Anonymous Coward

      This car won't go! (key?)

      and you not reading the following paragraphs lost you all credibility. A starting point for them should not be the ending point for you, unless you really didn't want to know what the article said. Go read the article.

    2. Anonymous Coward
      Anonymous Coward

      Don't get me started on language bloat. There are too many languages and there seems to be a new one every year claiming to be better and different than last year's language.

  18. Alister

    deader than corduroy bell bottoms


    why did nobody tell me?

    1. John Brown (no body) Silver badge

      Re: deader than corduroy bell bottoms

      You are an OU lecturer and ICM£5

  19. Robert Grant

    The code, they say, takes seven hours to compute the matrix product, or nine hours if you use Python 3. Better performance can be achieved by using a more efficient programming language, with Java resulting in a 10.8x speedup and C (v3) producing an additional 4.4x increase for a 47x improvement in execution time.

    A "more efficient language"? It's not the language, it's the runtime. Run that in MyPy and see the difference between that and CPython. Any techies on the staff?

  20. Anonymous Coward
    Anonymous Coward

    Oozlum Computing

    Many years ago, when dinosaurs still roamed the planet, I recall a project using one of these new-fangled computers to improve an inspection stage that took a trained inspector four days to complete (on each part). It involved checking thousands of small (say 2mm) holes drilled in a metal ring. He had to check each was clear using a wire. There were inevitably a few that were not clear but returning to redial them was a lengthy and expensive operation. The engineers could accept a certain number of blocked holes for each 15deg sector. So poking the wire and then calculating acceptance (no electronic calculators then) took time.

    With the computer, a small photoresists array and some early LEDs, the job was reduced to four hours in BASIC. Once the principle was proven and accepted as a working solution, the program was rewritten in assembler and the job reduced to 20min. Even then, it was recognised that any high-level language was inefficient in computer time.

    I recall, many years later when the ZX81 came out, how it was possible to program in just 1k of RAM (the aforementioned works m/c had an enormous 32k). I gave up any pretence at programming 30 years ago, other than simple VB spreadsheets, but it never ceases to amaze me how big programmers manage to make simple programs nowadays.

    My point - I reckon we can go a long way by looking at coding. We had the luxury of faster chips making it too easy fro too long.

    Anonymous to permit flaming...

  21. Paddy

    That's a wrap!

    Those same MIT professors should progress to *wrapping* their orders of magnitude faster solution so it becomes simply callable from Python. That would then allow other scientists and engineers to benefit from superfast matrix multiplication with the ease of a Python function call. It's how peole get things done in, for example, data-science in simple "Python" without having to now the intricate details of all of the libraries they are using.

  22. Andy Non Silver badge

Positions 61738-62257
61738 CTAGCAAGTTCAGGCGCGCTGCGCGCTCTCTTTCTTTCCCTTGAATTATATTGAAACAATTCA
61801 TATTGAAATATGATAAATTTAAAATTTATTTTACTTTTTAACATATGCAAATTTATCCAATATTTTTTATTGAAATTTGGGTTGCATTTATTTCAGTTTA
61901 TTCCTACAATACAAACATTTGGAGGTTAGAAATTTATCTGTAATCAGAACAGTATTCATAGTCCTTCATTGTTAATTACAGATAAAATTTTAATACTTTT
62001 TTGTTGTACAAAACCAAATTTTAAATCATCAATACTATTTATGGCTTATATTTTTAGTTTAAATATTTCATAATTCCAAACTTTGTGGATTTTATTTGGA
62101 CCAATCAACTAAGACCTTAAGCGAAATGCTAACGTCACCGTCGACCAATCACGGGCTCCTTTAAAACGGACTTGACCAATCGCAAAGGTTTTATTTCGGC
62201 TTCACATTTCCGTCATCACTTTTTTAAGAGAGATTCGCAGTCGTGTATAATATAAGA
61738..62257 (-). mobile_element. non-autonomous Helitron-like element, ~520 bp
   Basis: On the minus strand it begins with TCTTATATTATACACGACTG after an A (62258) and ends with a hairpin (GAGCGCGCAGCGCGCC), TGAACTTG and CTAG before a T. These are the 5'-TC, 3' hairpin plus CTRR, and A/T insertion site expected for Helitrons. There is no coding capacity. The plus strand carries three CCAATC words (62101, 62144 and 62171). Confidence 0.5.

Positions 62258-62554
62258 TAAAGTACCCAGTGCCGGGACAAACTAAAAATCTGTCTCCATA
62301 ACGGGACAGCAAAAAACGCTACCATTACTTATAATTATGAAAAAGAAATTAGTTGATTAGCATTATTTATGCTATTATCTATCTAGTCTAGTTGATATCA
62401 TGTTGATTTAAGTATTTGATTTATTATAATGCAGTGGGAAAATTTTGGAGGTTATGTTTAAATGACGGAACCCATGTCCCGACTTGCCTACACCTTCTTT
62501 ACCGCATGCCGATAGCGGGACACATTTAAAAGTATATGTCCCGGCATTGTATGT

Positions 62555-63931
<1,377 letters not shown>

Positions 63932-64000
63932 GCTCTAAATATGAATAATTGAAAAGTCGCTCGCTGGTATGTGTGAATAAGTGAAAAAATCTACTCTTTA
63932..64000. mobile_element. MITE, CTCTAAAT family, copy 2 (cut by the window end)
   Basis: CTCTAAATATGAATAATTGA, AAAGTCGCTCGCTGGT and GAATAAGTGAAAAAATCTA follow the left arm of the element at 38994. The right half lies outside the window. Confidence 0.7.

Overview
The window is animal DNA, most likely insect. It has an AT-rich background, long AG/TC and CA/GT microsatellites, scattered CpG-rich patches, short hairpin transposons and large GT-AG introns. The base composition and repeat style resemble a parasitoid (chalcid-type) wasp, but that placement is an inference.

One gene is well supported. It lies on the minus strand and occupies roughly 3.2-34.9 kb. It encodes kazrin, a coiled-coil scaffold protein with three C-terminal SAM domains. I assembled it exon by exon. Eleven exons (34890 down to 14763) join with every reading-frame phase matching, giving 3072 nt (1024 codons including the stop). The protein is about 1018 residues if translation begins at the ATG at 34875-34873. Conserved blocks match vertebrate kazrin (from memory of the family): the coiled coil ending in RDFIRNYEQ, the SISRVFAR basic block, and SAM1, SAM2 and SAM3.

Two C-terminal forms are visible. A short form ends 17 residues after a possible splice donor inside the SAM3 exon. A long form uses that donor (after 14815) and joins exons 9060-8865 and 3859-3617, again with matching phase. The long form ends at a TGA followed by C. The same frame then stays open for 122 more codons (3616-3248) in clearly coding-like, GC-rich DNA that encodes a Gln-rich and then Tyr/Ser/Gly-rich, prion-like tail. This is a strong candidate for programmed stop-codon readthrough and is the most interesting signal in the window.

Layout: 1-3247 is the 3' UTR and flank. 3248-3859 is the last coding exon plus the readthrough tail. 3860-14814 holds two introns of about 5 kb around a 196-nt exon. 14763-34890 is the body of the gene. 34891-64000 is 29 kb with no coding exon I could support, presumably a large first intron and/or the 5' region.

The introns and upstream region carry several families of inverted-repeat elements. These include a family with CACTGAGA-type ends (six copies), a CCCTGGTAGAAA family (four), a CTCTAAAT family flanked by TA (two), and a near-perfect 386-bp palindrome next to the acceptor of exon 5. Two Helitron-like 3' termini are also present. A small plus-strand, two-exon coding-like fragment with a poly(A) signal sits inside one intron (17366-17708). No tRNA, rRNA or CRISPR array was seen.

Designing the right algorithm always helps

    One of the first programs I wrote for my employer was on an Apple 2 as I remember back in the early 80's. At the time one of their programs was taking around 2 to 3 DAYS continuous processing and I got that down to around half an hour. The software had to reconcile invoice information for the accounts dept, (outstanding invoices against payments made as I recall). Essentially there were two very large sequential lists (in data entry order) to check off against each other. The guy who had written the original software worked his way down the first list and checked every item against the second list to see if it matched the invoice number, so the second list was being searched top to bottom thousands of times. It worked, but the poor algorithm wasted lots of processing time. My approach was to sort both lists first by invoice number, then proceed crabwise down both lists necessitating only one pass of each list. The extra overhead of doing the sorts first was massively outweighed by the subsequent fast comparison. I found the sort algorithm in an old Commodore Pet book - Shell Metzner. Used it quite a lot after that. This was back in the days of sequential files before databases came along.

    1. John Smith 19 Gold badge

      "The guy who had written the original software worked his way down the first list and

      checked every item against the second list to see if it matched the invoice number,"

      Yup. That's the classic dumbass coding method in a nutshell.

  23. nautica Silver badge

    Why all this thashing around seeking a suitable language?

    "By understanding a machine-oriented language,‭ ‬the programmer will tend to use a much more efficient method‭; ‬it is much closer to reality".--Donald Knuth‭

    He's talking about assembly language, folks. Can't get more efficient than that. And then...

    "Simplicity and elegance are unpopular because they require hard work and discipline to achieve and education to be appreciated."--Edsger Djikstra‭

  24. nautica Silver badge

    The road to hell. It goes on and on and...

    There is a basic, basic philosophical disconnect here, and one which is taking over the whole of engineering and all forms of technological design--COMPLETELY--; to wit: